Giving up on pseudorange might seem unwise because of the robustness of pseudorange point solutions. There is no need for any dynamic model, any INS data, or any other data when implementing standard GNSS pseudorange point solutions. A simple Gauss-Newton nonlinear least-squares solver of 4 or more pseudorange equations for the 4 unknowns in yields a reliable navigation fix.

Surprisingly, the same holds true for Doppler-based navigation that uses the equation given above. It too admits point solutions via nonlinear least-squares solution of a system of 8 or more carrier Doppler shift equations for the 8 unknowns in . The needed calculations are more complex than for the pseudorange equations, but they can be implemented with a reasonable amount of effort. The details of how this is done and simulation test results for a point-solution algorithm are presented in [3].

Performance Evaluation

A key question about this concept is its potential accuracy, which can be characterized by the point solution batch filter’s computed covariance matrix. For a pseudorange point solution, a simplified approximation of the corresponding error covariance matrix leads directly to the concept of GDOP as an accuracy metric. There exists a 4×4 non-dimensional geometry matrix whose trace’s square root equals GDOP. The error covariance matrix for the estimate equals the product of this geometry matrix and the variance of the pseudorange measurement error.

Covariance analysis of LEO/Doppler-based navigation systems typically does not admit a simple GDOP metric. When using an INS and a time series of data, there is much more going on than the simple geometry of the line-of-sight vectors from the satellites to the receiver. Estimation practitioners do not like being asked, “What is GDOP?” in such situations, but the question does get asked. It is unanswerable, and the naiveté of the questioner precludes the possibility of explaining why.

For a Doppler-only point solution, however, the question can be asked and answered, but it presents more of a challenge than for a pseudorange point solution. The answer employs an approximation of the point solution’s error covariance matrix [3]. The key equation for developing a sensible GDOP metric is a linearized approximation of the Doppler shift measurement model. It yields the following relationship between measurement errors and estimation errors:

where N is the number of satellites, ΔDj is the Doppler shift measurement error for the jth satellite, Δ is the position error, ΔδR is the receiver clock offset error, Δ is the velocity error, and is the receiver clock offset rate error. The N×8 non-dimensional “geometry” matrix in this equation is

It uses the following two factors to nondimensionalize its first 4 columns:

The quantity γ has units of radians/sec and is the maximum possible magnitude of the angular sweep rate of a line-of-sight unit direction vector as viewed by a receiver on the surface of a non-rotating Earth if the satellite is in a circular Keplerian orbit with a semi-major axis . The quantity RE is the Earth’s radius. The quantity η has units of m/sec2. It is the maximum possible range acceleration due to satellite motion between a receiver on a non-rotating Earth and a satellite in a circular Keplerian orbit of semi-major axis .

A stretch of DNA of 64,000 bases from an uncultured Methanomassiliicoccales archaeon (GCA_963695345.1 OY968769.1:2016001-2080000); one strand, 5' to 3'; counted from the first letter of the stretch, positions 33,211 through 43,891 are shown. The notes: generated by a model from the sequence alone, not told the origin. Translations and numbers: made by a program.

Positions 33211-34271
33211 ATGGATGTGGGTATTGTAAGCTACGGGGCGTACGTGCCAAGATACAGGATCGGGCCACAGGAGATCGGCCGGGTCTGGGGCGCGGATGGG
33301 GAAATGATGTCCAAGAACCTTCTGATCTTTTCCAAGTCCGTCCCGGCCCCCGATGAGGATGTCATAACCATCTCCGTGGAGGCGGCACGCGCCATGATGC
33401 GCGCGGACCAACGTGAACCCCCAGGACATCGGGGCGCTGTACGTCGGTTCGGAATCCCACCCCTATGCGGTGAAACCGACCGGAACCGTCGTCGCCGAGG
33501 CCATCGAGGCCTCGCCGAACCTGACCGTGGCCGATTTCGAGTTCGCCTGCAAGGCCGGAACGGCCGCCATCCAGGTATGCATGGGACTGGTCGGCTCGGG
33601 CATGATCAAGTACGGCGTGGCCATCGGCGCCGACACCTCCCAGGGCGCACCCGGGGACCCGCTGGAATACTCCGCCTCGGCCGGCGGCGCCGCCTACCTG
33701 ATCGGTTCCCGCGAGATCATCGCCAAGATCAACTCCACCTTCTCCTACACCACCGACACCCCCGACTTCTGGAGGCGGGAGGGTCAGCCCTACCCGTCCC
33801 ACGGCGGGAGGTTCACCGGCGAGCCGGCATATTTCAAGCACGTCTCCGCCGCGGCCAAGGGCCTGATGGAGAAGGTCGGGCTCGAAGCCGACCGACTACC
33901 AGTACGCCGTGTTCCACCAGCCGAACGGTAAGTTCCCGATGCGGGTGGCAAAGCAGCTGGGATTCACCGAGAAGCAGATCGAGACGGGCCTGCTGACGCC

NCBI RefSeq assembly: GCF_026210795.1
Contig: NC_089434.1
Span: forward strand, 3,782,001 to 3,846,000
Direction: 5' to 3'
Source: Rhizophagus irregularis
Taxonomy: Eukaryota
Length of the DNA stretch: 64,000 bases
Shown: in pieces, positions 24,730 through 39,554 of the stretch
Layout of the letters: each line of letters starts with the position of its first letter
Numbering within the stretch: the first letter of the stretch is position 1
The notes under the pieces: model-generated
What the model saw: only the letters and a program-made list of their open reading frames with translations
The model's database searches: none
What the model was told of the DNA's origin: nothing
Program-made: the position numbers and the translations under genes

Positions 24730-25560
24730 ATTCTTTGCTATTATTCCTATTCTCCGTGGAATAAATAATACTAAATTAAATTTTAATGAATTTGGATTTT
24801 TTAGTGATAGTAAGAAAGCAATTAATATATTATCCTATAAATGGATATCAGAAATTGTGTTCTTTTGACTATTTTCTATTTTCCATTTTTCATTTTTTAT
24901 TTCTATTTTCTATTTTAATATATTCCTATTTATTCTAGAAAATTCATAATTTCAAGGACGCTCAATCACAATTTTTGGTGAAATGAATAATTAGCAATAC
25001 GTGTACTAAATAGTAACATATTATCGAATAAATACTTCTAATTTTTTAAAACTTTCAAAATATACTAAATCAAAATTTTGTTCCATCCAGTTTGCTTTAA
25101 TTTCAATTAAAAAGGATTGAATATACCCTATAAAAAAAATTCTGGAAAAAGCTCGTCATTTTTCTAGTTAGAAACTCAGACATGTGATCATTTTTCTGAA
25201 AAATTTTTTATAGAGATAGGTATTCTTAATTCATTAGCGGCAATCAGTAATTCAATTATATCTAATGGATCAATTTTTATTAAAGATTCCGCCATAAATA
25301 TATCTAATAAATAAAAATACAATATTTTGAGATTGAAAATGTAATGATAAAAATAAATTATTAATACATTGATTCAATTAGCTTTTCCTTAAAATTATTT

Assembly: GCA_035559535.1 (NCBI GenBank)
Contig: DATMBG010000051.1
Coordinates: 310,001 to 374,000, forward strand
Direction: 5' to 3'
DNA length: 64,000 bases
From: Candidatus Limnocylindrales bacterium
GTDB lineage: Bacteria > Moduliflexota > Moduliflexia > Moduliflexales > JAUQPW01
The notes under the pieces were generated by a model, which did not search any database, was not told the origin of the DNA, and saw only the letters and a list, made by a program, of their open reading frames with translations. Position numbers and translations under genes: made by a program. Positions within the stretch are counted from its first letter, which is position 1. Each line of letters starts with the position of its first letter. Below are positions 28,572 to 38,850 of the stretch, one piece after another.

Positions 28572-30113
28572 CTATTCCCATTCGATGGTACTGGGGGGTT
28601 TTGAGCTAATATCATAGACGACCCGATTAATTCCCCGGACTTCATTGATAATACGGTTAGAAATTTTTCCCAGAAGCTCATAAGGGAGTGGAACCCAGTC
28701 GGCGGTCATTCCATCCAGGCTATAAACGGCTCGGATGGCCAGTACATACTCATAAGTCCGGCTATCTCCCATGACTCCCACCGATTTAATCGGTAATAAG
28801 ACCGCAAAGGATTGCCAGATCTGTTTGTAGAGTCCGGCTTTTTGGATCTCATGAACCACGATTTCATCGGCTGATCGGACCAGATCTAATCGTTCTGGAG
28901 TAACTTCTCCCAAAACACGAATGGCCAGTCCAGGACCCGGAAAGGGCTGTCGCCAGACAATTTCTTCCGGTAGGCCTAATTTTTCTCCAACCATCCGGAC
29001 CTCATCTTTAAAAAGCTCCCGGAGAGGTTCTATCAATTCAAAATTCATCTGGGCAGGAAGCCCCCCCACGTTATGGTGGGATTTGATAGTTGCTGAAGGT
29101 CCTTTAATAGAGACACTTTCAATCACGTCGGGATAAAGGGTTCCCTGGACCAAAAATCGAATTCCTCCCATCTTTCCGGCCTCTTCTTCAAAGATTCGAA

The 8 elements of the vector of estimation errors on the right-hand side of the linearized Doppler shift error equation, , all have units of m/sec, as does the vector of range-rate-equivalent Doppler shift measurement errors on the left-hand side of the equation, . If the carrier Doppler shift measurement errors are uncorrelated and if they all have the common variance , then a good approximation of the filter’s computed estimation error covariance matrix for is . A sensible GDOP for this system is

The corresponding estimation precisions are meters for the components of , seconds for meters/sec for the components of , and seconds/sec for .

This GDOP analysis indicates several important properties that are needed for good system accuracy. A low GDOP is important for all of the estimated quantities’ accuracies. A large γ, i.e., a large maximum possible angular sweep rate of the satellite-to-receiver line-of-sight vectors, is important to this concept’s position accuracy. A large η, i.e., a large maximum possible range acceleration between the satellite and the receiver due to satellite motion, is important to the method’s clock offset accuracy. Examination of the matrix demonstrates the importance of good line-of-sight vector geometric diversity in order to have a low GDOP, as for traditional pseudorange-based GDOP. In fact, the last 4 columns of the matrix are identical to the entire GDOP matrix of a pseudorange analysis. These columns, however, apply to the velocity and clock offset rate terms when using carrier Doppler shift measurements. The first three columns of indicate the importance of the geometric diversity and magnitudes of the line-of-sight vector’s time derivatives, for j=1,…,N. The fourth column indicates the importance of large magnitudes and a diversity of signs for the satellite-motion-induced part of the range acceleration between the satellite and the receiver. Figure 2 depicts example satellites, their orbits, their vectors, and their vectors.